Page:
One of the strengths of this show is how all the elements blend together (seamlessly is the answer). When I enter the space, I’m already blown away by the pairing of the set and the projected animation, and I end up filling an entire page in my notebook before the show even starts. The set (designed by Finlay Langelaan) includes a faux-grass verge, what looks like a bed covered in more of that faux grass (McGee is lounging on this), a bright yellow centre line on the floor that transforms the stage into a roadside and two sheets strung up onto branches. The sheets are there for the incredible projection (designed by Jacob Banks), which is a pixelated 8-bit-game-style animation of a roadside slowly passing. (The projection design takes us to lots of other cool places during the show, which I won’t spoil, but I will say that Banks steals my heart with this design.) But it’s not until the show begins, and McGee hops up to reveal that what I thought was a bed is actually a treadmill, that it all comes together. The treadmill moves in perfect time with the animation, and it is really like we are walking the journey along with McGee. He also goes on to introduce the two very talented musicians, Ben Kelly (keys) and Phoebe Caldeiro (voice and various instruments) as his ‘left and right headphones’. The whole thing is cinematic.
Articulating what I love about this show is a challenge, because I don’t want to spoil it for those who have managed to secure tickets. A large part of the ride is in how the team manages to surprise the audience over and over again with their creative choices, and I don’t want to be the one to ruin that. In the programme, the team shares that the show has been two years in the making and was nearly in last year’s Fringe, but they had to cancel due to COVID-19. ‘Thankfully,’ they say, ‘that gave us the opportunity to make the show a whole lot better, and what you’ll see tonight has next to nothing in common with that show.’ I think that the extra year has really paid off in the show’s development, because there’s nothing in it that shouldn’t be there. The script is wonderful. It’s very funny (which I wasn’t really expecting), it has a beautiful narrative structure and it’s also quite meta. McGee bases the show around the Hero’s Journey, even going so far as to poke some fun at Dan Harmon’s ‘story circle’. This self-referential structure is fun, and makes sense as a way of communicating the experience of an urban writer character going on a life-changing journey like this one. How do our real-life stories hold up against the stories that we make compelling on purpose?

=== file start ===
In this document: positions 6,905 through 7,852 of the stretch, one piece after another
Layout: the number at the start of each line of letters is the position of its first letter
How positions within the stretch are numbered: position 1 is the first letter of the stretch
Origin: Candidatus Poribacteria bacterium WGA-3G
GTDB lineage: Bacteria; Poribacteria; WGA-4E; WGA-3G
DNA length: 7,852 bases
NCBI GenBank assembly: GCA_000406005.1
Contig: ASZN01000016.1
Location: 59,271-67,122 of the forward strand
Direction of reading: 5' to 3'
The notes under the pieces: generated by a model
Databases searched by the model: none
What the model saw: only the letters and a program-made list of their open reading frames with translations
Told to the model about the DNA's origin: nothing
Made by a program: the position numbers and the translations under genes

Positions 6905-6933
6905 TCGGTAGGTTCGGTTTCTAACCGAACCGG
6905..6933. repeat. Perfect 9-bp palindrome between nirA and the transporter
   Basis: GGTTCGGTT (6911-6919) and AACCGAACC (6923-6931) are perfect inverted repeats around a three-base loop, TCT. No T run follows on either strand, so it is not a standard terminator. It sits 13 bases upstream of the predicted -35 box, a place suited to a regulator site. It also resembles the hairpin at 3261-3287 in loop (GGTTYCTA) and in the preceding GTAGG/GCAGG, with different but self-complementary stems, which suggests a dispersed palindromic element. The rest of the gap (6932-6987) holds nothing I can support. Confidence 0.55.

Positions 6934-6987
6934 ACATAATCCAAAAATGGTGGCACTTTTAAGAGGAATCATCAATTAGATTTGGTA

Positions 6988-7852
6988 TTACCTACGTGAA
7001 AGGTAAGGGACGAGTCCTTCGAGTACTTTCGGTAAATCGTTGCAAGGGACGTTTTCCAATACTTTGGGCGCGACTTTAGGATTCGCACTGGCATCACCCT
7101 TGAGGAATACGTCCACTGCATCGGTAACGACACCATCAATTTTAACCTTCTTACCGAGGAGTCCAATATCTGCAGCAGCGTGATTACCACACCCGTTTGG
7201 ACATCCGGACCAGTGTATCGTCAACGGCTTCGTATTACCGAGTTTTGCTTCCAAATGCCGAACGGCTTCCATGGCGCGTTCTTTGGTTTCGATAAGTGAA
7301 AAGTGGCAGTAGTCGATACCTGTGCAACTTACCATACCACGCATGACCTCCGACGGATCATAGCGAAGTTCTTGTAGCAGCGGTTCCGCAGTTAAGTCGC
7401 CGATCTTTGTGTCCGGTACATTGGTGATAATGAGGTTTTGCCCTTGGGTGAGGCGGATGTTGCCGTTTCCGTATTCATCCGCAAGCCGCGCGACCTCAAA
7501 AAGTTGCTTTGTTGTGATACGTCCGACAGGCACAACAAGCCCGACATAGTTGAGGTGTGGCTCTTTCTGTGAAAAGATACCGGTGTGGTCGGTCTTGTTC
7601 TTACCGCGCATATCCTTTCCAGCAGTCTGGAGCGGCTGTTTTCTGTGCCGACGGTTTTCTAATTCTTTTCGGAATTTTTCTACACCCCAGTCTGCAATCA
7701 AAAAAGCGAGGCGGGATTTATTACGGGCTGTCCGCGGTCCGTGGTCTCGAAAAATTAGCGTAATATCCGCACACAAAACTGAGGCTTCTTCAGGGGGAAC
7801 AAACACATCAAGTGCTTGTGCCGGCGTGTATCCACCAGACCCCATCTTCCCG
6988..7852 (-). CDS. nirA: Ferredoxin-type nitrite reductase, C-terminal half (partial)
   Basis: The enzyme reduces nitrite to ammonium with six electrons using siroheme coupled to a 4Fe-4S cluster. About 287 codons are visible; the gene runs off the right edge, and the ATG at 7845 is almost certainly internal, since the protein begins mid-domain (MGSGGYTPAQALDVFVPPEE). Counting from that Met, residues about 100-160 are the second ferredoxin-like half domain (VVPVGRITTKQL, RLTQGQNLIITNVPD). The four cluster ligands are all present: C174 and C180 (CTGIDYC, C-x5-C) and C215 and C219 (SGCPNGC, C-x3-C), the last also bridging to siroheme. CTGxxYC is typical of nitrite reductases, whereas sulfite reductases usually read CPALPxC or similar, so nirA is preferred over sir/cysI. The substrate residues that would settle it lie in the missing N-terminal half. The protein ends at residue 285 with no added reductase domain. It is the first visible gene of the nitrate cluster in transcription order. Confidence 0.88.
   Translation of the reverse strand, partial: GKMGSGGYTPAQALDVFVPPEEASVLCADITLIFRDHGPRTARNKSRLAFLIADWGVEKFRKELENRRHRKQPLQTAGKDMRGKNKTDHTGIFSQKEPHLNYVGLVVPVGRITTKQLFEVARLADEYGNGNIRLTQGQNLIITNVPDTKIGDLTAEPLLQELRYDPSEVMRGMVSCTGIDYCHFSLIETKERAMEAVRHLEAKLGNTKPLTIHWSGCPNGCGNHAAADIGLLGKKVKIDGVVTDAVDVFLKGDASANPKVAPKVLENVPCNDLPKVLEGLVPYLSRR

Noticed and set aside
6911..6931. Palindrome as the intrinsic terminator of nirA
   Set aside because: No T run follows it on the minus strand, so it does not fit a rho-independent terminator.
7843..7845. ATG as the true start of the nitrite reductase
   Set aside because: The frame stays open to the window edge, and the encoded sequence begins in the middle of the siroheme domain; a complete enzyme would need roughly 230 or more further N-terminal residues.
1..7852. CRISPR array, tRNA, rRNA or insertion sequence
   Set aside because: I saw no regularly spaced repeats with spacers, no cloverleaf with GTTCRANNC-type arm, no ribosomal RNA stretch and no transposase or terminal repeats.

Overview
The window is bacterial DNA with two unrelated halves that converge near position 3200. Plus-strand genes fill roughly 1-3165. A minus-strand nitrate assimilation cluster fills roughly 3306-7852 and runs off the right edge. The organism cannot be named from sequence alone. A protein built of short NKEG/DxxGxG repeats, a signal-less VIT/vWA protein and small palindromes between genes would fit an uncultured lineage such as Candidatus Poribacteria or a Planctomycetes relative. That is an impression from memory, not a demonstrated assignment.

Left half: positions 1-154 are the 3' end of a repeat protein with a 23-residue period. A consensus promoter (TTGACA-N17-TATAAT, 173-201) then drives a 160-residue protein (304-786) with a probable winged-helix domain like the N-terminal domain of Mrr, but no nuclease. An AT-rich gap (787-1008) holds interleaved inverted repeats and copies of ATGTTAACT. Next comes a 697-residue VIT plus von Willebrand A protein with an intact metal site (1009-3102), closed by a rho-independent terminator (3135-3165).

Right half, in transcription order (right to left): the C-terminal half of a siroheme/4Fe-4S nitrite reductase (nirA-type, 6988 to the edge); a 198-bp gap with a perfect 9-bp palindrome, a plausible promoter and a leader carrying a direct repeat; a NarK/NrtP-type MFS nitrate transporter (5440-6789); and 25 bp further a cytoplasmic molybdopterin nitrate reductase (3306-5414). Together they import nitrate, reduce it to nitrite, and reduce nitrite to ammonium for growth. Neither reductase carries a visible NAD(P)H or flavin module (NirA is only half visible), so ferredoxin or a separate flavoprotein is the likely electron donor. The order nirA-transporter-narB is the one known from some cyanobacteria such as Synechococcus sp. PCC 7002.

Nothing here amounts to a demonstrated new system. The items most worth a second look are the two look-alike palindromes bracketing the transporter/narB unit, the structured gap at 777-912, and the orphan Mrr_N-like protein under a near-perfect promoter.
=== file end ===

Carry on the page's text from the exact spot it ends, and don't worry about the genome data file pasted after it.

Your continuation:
I really do love this show. My only criticism, which probably has more to do with budget constraints than anything else, is that the treadmill is too narrow for McGee’s feet (it looks like it might be kid sized, if kid-sized treadmills even exist (I really don’t know; I don’t exercise)). This wouldn’t necessarily matter, but McGee does struggle to fit on it and falls off a number of times, which pulls the audience out of the story. My one recommendation to Squash Co: if you bring this show back – which you should – get a bigger treadmill.
Music Sounds Better Out Here is showing at BATS in the Dome at 6:30pm until Sunday 6 March to a sold-out season. For more information, visit the Fringe website.